Scientists have found evidence of the superbug arising in nature long before the use of the drugs, which have traditionally been blamed for its emergence.
The spiky creatures carry a fungus and a bacteria on their skin, both of which are locked in a battle for survival.
Antibiotics are secreted by the fungus to kill the bacteria, but, in response, the bacteria has evolved antibiotic resistance – becoming Methicillin-resistant Staphylococcus aureus, or MRSA.
Up to 60 per cent of hedgehogs carry a type of MRSA called mecC-MRSA, which causes one in 200 of all MRSA infections in humans, according to the study.
The researchers suggest natural biological processes, not antibiotic use, drove the initial emergence of this superbug among hedgehogs about 200 years ago.
The study was an international collaboration, including the University of Cambridge, the Wellcome Sanger Institute, Denmark’s Serum Statens Institut and the Royal Botanic Gardens, Kew, which has traced the genetic history of the bacteria.
They were investigating the surprising discovery, from hedgehog surveys in Denmark and Sweden, and also found high levels of MRSA in swabs taken from hedgehogs across their range in Europe and New Zealand.
Dr Ewan Harrison, a researcher at the Wellcome Sanger Institute and University of Cambridge and a senior author of the study, said: “Using sequencing technology we have traced the genes that give mecC-MRSA its antibiotic resistance all the way back to their first appearance, and found they were around in the 19th century.”
He added: “Our study suggests that it wasn’t the use of penicillin that drove the initial emergence of MRSA, it was a natural biological process.
“We think MRSA evolved in a battle for survival on the skin of hedgehogs, and subsequently spread to livestock and humans through direct contact.”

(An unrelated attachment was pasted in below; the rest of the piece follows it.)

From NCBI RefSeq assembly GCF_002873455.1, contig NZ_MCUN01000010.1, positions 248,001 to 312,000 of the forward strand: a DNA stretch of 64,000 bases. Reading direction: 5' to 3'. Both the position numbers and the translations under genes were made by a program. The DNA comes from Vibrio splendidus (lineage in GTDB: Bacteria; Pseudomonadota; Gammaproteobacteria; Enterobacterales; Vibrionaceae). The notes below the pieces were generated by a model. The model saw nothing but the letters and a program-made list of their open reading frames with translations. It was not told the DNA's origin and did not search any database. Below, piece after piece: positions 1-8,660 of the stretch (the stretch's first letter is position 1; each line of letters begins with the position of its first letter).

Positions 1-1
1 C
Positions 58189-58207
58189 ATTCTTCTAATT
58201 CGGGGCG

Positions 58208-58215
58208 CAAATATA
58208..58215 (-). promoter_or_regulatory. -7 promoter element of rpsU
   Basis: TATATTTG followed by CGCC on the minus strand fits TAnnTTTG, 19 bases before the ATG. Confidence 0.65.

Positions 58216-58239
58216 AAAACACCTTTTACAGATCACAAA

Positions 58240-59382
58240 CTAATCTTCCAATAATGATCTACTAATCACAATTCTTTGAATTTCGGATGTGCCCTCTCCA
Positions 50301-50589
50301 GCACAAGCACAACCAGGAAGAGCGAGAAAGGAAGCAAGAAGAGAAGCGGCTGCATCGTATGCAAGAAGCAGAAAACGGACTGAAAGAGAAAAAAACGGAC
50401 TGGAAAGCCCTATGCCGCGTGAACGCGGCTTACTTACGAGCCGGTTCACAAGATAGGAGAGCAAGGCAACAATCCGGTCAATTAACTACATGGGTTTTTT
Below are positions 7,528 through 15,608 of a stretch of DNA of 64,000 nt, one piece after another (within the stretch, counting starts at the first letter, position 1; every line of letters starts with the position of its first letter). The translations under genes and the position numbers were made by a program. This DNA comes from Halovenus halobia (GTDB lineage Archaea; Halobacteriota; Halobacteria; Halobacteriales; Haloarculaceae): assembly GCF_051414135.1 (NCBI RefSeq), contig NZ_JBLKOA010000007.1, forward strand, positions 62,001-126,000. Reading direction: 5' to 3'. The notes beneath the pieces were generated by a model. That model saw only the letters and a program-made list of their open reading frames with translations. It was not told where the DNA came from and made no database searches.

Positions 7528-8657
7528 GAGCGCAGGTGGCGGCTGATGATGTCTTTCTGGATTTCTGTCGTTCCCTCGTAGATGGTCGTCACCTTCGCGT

Given that almost all the antibiotics used today arose in nature, the researchers say it is likely resistance to them already exists in nature too.
Overuse of any antibiotic in humans or livestock will favour resistant strains of the bug, so it is only a matter of time before the antibiotic starts to lose its effectiveness.
Professor Mark Holmes, a researcher in the University of Cambridge’s department of veterinary medicine and a senior author of the report, said: “This study is a stark warning that when we use antibiotics, we have to use them with care.
“There’s a very big wildlife reservoir where antibiotic-resistant bacteria can survive and, from there, it’s a short step for them to be picked up by livestock and, then, to infect humans.”
Previous work led by Prof Holmes first identified mecC-MRSA in human and dairy cow populations.
At that time, it was assumed the strain had arisen in the cows because of the large amount of antibiotics they are routinely given.
However, the researchers say the new findings are not a reason to fear hedgehogs, as humans rarely get infections with mecC-MRSA, even though it has been present in hedgehogs for more than 200 years.
This research, published in Nature, was funded by the Medical Research Council.